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View Diary: Abbreviated Pundit Round-up: No political blood in the water (88 comments)

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  •  ny times (28+ / 0-)
    The Web site for the City of Moore, Okla., recommends “that every residence have a storm safe room or an underground cellar.” It says below-ground shelters are the best protection against tornadoes.

    But no local ordinance or building code requires such shelters, either in houses, schools or businesses, and only about 10 percent of homes in Moore have them.

    Nor does the rest of Oklahoma, one of the states in the storm belt called Tornado Alley, require them — despite the annual onslaught of deadly and destructive twisters like the one on Monday, which killed at least 24 people, injured hundreds and eliminated entire neighborhoods.

    It is a familiar story, as well, in places like Joplin, Mo., and across the Great Plains and in the Deep South, where tornadoes are a seasonal threat but government regulation rankles.

    Rankles? Rankles?? How many school children have do needlessly lose their lives over something that 'rankles'?

    "Politics is the art of looking for trouble, finding it everywhere, diagnosing it incorrectly and applying the wrong remedies." - Groucho Marx

    by Greg Dworkin on Wed May 22, 2013 at 04:44:05 AM PDT

    •  Florida's building codes saw huge changes... (12+ / 0-) weather hardening after Andrew.

      I somehow doubt Oklahoma will do the same thing.

      •  the quote is (18+ / 0-)
        Mike Gilles, a former president of the Oklahoma State Home Builders Association, said that he built safe rooms in all his custom homes, and that even many builders who build speculatively now make them standard.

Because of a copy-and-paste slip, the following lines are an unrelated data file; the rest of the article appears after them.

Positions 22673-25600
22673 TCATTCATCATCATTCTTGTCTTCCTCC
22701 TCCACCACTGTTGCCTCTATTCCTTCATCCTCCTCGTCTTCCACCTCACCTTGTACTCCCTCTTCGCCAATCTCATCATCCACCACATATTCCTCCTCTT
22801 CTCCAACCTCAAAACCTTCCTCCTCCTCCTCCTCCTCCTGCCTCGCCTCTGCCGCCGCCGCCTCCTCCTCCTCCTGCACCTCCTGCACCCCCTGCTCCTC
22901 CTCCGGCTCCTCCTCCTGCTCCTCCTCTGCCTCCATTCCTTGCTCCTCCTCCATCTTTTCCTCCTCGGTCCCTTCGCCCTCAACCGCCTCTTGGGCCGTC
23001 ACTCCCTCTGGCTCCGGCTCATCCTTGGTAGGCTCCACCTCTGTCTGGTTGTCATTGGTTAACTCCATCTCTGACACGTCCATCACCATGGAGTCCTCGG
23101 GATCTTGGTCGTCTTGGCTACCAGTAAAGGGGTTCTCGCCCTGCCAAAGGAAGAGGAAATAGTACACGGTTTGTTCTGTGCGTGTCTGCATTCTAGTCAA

But asked whether the government should require safe rooms in homes, he said, “Most homebuilders would be against that because we think the market ought to drive what people are putting in the houses, not the government.”

        "Politics is the art of looking for trouble, finding it everywhere, diagnosing it incorrectly and applying the wrong remedies." - Groucho Marx

        by Greg Dworkin on Wed May 22, 2013 at 04:48:27 AM PDT

        [ Parent ]

        •  Brilliant! (7+ / 0-)

          Don't tread on him or his bidness.

          "He went to Harvard, not Hogwarts." ~Wanda Sykes

          Blessinz of teh Ceiling Cat be apwn yu, srsly.

          by OleHippieChick on Wed May 22, 2013 at 05:14:43 AM PDT

          [ Parent ]

        •  1% get shelters; 99% get blown away. nt (4+ / 0-)
          Recommended by:
          sfbob, METAL TREK, vcmvo2, gffish

          Please do not be alarmed. We are about to engage... the nozzle.

          by Terrapin on Wed May 22, 2013 at 05:58:26 AM PDT

          [ Parent ]

        •  FEMA gives grants for storm shelters (2+ / 0-)
          Recommended by:
          Amber6541, SoCalSal

          The two schools in Moore which didn't have safe rooms did not have fatalities.

          Generally, homeowners or government bodies such as school districts put up 25 percent of the costs, and the federal government pitches in the rest. After the 1999 tornadoes, federal money paid for nearly 10,000 new safe rooms across Oklahoma, mostly for private homeowners.